On October 24, 1989, the Secretary moved to dismiss the complaint for failure to comply with the statute of limitations. Canales did not oppose the motion, the district court confirmed this position by telephoning Canales and by sending her a letter. In a memorandum opinion filed on February 20, 1990, the district court granted the Secretary's unopposed motion to dismiss Canales' complaint.

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On April 23, 1990, Canales, now represented by counsel, moved for relief from the judgment, pursuant to Fed.R.Civ.P. 60(b). Canales alleged, correctly, that the Secretary had erroneously informed the district court that Canales had been represented by counsel in the prior administrative proceedings. Canales also argued that the court should reach the merits of her claim, as her mental impairment justified equitable tolling of the 60-day limitations period.


In support of the claim, Canales submitted an affidavit in which she described her history of physical and psychiatric medical conditions. With regard to her alleged impairment during the 60-day period between the Secretary's final decision and the expiration of the statute of limitations, she stated that the decision denying her benefits made her "extremely depressed and upset." She also said, "I did not understand that I was supposed to go see another judge for my case, beyond the level of the Social Security Administration. I believed that I had lost and that it was, therefore, the end of my case."


In a September 9 opinion, the district court granted Canales' motion for relief from judgment under Fed.R.Civ.P. 60(b). See Canales v. Sullivan, 745 F.Supp. 978, 980 (S.D.N.Y.1990). Judge Sweet declined, however, to reach the merits of Canales' SSI claim, as he found that equitable tolling was unwarranted by the circumstances. Id. at 982.2 The opinion also expressed doubt as to whether this court would permit equitable tolling in cases where there had been no government misconduct. Id. at 981-82.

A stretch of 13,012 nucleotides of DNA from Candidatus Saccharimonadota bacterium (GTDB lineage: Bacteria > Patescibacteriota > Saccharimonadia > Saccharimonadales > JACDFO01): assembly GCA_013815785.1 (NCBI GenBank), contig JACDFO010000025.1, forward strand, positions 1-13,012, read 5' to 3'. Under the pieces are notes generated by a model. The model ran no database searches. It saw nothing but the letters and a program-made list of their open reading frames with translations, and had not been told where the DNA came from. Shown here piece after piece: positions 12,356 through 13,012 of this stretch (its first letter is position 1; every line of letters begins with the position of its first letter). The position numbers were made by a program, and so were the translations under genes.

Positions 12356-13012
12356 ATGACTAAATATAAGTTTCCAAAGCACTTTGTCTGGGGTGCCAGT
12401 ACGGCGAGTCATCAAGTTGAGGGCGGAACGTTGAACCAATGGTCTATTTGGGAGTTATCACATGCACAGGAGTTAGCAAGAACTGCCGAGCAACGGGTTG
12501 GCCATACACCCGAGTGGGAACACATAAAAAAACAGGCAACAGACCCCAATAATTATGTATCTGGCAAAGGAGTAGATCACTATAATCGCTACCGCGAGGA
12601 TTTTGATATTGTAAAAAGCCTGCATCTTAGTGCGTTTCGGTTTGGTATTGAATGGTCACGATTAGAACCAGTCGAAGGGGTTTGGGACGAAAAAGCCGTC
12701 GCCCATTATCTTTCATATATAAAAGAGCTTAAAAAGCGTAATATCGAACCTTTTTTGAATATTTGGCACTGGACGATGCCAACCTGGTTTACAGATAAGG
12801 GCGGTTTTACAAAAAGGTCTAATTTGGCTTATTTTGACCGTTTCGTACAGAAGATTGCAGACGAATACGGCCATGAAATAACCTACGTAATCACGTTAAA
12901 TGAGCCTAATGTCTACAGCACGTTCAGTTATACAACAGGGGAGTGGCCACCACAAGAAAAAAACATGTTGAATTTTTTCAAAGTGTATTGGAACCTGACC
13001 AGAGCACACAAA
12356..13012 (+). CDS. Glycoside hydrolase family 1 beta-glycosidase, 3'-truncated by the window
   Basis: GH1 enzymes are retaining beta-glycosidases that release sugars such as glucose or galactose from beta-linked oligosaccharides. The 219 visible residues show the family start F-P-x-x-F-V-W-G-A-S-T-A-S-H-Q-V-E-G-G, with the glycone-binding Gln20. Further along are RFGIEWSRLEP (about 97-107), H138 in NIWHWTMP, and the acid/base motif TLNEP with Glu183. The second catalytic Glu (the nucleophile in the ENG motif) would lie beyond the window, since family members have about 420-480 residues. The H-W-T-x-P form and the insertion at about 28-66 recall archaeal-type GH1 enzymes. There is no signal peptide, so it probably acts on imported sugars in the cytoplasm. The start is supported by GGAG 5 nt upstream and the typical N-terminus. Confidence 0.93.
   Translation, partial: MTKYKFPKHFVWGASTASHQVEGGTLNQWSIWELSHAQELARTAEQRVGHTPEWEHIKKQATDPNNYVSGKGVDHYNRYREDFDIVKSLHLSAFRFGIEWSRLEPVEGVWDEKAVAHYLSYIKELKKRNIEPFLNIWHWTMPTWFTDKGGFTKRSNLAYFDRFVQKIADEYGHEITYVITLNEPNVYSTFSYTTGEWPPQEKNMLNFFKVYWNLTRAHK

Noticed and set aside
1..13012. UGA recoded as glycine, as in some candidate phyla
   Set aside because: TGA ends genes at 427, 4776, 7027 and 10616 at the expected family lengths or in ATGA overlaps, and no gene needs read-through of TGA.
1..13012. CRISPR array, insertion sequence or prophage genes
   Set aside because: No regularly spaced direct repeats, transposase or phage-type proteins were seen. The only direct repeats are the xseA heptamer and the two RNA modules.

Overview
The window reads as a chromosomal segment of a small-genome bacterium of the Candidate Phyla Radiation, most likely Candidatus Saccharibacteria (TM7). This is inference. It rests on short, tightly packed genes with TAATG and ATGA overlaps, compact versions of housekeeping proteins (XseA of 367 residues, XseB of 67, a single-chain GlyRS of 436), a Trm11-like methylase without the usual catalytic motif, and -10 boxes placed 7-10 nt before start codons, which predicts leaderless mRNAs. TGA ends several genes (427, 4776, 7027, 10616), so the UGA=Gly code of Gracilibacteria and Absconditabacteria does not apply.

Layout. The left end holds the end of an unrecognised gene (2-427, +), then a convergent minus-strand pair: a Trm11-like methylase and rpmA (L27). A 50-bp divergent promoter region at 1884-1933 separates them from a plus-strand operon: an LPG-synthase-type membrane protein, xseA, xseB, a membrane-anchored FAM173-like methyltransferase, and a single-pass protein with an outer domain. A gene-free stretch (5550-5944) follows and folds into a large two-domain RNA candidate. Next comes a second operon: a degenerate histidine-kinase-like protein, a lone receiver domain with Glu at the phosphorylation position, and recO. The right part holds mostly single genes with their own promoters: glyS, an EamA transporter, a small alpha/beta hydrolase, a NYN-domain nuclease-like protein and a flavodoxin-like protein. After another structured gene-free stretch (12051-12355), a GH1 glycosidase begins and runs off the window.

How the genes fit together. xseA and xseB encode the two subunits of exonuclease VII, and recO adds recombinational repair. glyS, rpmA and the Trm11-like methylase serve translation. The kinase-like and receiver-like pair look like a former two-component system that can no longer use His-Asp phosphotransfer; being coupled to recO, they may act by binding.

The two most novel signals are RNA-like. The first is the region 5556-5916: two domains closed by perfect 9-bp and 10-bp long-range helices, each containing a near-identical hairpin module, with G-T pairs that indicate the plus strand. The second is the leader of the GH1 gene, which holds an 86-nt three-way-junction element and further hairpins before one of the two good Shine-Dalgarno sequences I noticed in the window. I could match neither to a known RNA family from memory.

We agree with Judge Sweet that "[e]quitable tolling thus far has been allowed only in those cases where the government has hindered a claimant's attempts to exercise her rights by acting in a misleading or clandestine way." Wong v. Bowen, 854 F.2d 630 (2d Cir.1988) (per curiam). In Wong, we affirmed the dismissal of an untimely complaint filed by a plaintiff who claimed that illness prevented her from filing earlier. Id. at 631. The court stated, "Allowing disability claimants who have been denied benefits to toll the sixty-day period on grounds of poor health would thoroughly undermine Section 205(g)' § sixty-day limitation period." Id. The court noted that Wong had not alleged government misconduct, and cited the Eighth Circuit opinion in DeBrunner v. Midway Equipment Co., 803 F.2d 950, 952 (8th Cir.1986), which held that equitable tolling arises upon some positive misconduct by the party against whom it is asserted. Id.


Since Wong, this court has rejected the position that equitable tolling is permissible only in misconduct cases. See State of New York v. Sullivan, 906 F.2d 910, 917 (2d Cir.1990). In State of New York, we stated in dicta that "[e]quitable tolling of the limitations period found in Section 405(g) is not infrequently appropriate, as Congress intended to be 'unusually protective' of claimants in this area." Id. (citations omitted). Further, "[w]hile the decision whether to extend the period is usually left to the Secretary,3 cases occasionally arise where the equities in favor of tolling are 'so great that deference to the agency's judgment is inappropriate.' " Id. (citations omitted). The court then stated that government misconduct is only one example of the circumstances under which equitable tolling is appropriate. Id.